There are other sources that attribute the suffering in Egypt to previous sins. One source attributes it to the sin of the brothers selling Yosef, which ultimately caused them go down to Egypt (see Shabbat 10b and Abarbanel on parshat Lech Lecha). Another source points to a minute lack of faith on Avraham Avinu’s part, which manifested itself in his descendants and had to be rectified (see Nedarim 32a, Maharsha there, and Gevurot Hashem perek 9). Other sources attribute the cause of going down to Egypt not specifically to sins but to other reasons. For example, the Ran explains that it was needed to instill in the Jewish People the character trait of submission, thus preparing them for a life of submission to the Torah. Furthermore, the miracles that enabled them to leave Egypt instilled in them the idea that Hashem runs all of nature, and thereby removed any doubt they had about Hashem. In these ways and more, the experience in Egypt was ultimately for our good.
There are obviously many questions that can be asked on each of the reasons above. It is beyond the scope of this short article to analyze each of the reasons in depth. The reader is encouraged to see the Abarbanel on parshat Lech Lecha, the Alshich on the beginning of parshat Shemot and the Maharals’s Gevurot Hashem perek 9 for a summary and analysis of all the reasons given by Chazal and the commentaries for the exile in Egypt.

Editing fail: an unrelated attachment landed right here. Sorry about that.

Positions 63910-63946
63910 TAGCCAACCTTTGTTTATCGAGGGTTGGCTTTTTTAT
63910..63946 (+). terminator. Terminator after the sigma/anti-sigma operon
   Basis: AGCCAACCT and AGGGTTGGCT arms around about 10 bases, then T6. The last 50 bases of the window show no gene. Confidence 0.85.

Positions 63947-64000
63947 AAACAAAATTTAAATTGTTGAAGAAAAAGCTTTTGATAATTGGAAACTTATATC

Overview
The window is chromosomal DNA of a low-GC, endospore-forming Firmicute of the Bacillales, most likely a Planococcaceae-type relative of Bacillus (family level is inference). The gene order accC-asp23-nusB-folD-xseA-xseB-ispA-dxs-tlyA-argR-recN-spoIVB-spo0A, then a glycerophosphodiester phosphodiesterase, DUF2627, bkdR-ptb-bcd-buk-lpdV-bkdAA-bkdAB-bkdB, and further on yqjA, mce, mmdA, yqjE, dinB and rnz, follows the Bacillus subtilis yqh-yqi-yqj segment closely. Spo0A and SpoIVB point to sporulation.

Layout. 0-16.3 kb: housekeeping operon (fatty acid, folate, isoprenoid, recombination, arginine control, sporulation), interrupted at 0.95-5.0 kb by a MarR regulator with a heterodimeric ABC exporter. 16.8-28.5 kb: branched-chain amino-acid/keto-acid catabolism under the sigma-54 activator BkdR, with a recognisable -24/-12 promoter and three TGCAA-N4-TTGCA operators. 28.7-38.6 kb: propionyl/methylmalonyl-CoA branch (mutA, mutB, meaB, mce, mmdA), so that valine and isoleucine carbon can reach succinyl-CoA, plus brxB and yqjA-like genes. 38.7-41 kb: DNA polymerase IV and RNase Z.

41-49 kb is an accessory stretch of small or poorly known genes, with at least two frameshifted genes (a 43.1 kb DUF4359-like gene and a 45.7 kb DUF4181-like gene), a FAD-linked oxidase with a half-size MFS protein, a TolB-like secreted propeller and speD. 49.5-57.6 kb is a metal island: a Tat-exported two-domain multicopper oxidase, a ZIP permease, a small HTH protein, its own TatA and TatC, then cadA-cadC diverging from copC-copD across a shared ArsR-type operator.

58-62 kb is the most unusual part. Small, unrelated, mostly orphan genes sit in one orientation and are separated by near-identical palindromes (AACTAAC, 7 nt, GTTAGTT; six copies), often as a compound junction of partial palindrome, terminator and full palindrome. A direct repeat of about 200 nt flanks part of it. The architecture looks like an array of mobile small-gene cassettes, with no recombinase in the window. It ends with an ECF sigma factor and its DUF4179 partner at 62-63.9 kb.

Going back to the question with which we began, it is clear that we cannot compare Hashem’s putting us in Egypt to a doctor breaking someone’s leg. When Hashem put us into Egypt, He was essentially healing us, and it was a form of kindness from Him. We should therefore thank Him, not only for taking us out of Egypt, but for bringing us there in the first place.
According to the above, we can understand a seemingly puzzling part of the Haggadah. Immediately following the statement that Yaakov and his sons went down to Egypt, ultimately setting the stage for the exile, we praise Hashem. The commentaries point out the obvious question: Why is the praising of Hashem placed immediately after describing how we ended up going down to Egypt? Based on the above, Rashi explains that we are essentially praising Hashem for putting us in Egypt. This is our way of thanking Hashem for what is seemingly bad in the same way we thank Hashem for the good — because, ultimately, even the Egyptian exile was for our best (Ritva on the Haggadah in the name of Rashi).